If the plaintiff, Bruce Joiner, doesn't settle with the bureau, the case could shake loose hundreds of documents from both local and federal officials about what happened that day, and could answer the question of why an FBI agent was in a car directly behind the attackers and did nothing as the events unfolded.
In May of 2015, Elton Simpson and Nadir Soofi drove from their home in Phoenix to the Curtis Culwell center in Garland where the "Draw Muhammad" contest was being held, in a car loaded with three rifles, three handguns, and about 1,500 rounds of ammunition.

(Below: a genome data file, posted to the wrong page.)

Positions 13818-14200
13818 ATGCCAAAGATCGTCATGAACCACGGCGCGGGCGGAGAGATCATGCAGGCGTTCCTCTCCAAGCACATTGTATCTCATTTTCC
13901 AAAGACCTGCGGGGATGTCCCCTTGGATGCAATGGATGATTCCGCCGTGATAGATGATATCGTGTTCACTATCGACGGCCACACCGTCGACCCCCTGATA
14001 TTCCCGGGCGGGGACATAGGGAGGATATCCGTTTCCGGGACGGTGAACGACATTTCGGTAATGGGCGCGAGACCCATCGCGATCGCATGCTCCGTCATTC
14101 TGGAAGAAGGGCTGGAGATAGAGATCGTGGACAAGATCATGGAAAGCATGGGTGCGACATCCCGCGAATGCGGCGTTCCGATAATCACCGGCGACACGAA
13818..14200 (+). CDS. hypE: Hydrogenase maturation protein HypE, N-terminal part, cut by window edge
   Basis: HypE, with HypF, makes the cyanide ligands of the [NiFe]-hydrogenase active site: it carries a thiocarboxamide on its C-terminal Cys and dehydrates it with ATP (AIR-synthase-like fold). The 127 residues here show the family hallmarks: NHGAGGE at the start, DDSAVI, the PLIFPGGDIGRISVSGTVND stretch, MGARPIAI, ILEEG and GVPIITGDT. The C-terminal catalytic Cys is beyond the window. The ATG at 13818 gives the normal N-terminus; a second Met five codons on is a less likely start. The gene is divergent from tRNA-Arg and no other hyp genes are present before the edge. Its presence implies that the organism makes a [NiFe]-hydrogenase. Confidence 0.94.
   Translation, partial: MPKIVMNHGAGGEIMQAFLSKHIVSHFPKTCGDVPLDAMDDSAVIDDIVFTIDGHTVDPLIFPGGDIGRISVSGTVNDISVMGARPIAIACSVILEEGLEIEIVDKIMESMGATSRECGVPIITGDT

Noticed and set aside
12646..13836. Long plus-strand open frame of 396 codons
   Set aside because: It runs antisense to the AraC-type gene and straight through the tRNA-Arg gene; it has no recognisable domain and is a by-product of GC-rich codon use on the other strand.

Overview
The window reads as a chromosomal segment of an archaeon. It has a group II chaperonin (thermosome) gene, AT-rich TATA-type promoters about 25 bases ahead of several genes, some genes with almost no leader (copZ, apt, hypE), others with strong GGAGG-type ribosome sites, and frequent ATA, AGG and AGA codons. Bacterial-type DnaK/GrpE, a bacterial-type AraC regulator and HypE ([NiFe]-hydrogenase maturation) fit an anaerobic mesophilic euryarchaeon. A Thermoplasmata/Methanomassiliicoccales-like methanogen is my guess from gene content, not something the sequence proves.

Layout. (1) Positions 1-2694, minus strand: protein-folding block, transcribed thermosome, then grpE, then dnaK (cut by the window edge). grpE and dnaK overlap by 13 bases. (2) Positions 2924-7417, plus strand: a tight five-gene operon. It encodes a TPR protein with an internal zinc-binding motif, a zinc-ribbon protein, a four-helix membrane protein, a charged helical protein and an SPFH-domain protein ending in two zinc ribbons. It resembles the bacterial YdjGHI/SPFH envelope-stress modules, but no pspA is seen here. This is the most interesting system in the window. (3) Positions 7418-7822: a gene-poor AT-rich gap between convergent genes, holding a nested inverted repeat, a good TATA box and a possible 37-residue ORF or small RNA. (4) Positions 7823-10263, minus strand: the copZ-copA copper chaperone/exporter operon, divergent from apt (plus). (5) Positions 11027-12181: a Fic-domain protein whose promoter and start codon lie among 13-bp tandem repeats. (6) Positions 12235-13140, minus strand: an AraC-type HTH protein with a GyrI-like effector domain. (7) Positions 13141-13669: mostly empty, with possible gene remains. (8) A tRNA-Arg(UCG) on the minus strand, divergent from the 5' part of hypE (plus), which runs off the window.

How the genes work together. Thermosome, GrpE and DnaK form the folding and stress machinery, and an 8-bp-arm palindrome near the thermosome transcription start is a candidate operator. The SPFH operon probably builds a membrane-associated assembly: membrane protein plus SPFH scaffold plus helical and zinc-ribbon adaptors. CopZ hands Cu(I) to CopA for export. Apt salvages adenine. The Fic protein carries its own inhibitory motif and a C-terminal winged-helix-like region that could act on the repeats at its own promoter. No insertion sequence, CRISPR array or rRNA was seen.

The two never made it inside, as guards, including Joiner, stopped them outside at a perimeter checkpoint, at which time Simpson and Soofi opened fire. Because the event was heavily guarded, the two were quickly shot and killed and barely made past the checkpoint where they opened fire.
Joiner was the only victim that day. He took a bullet to the left leg, and ISIS would later claim credit for orchestrating the attack, making it the first ISIS-backed terror event on U.S. soil.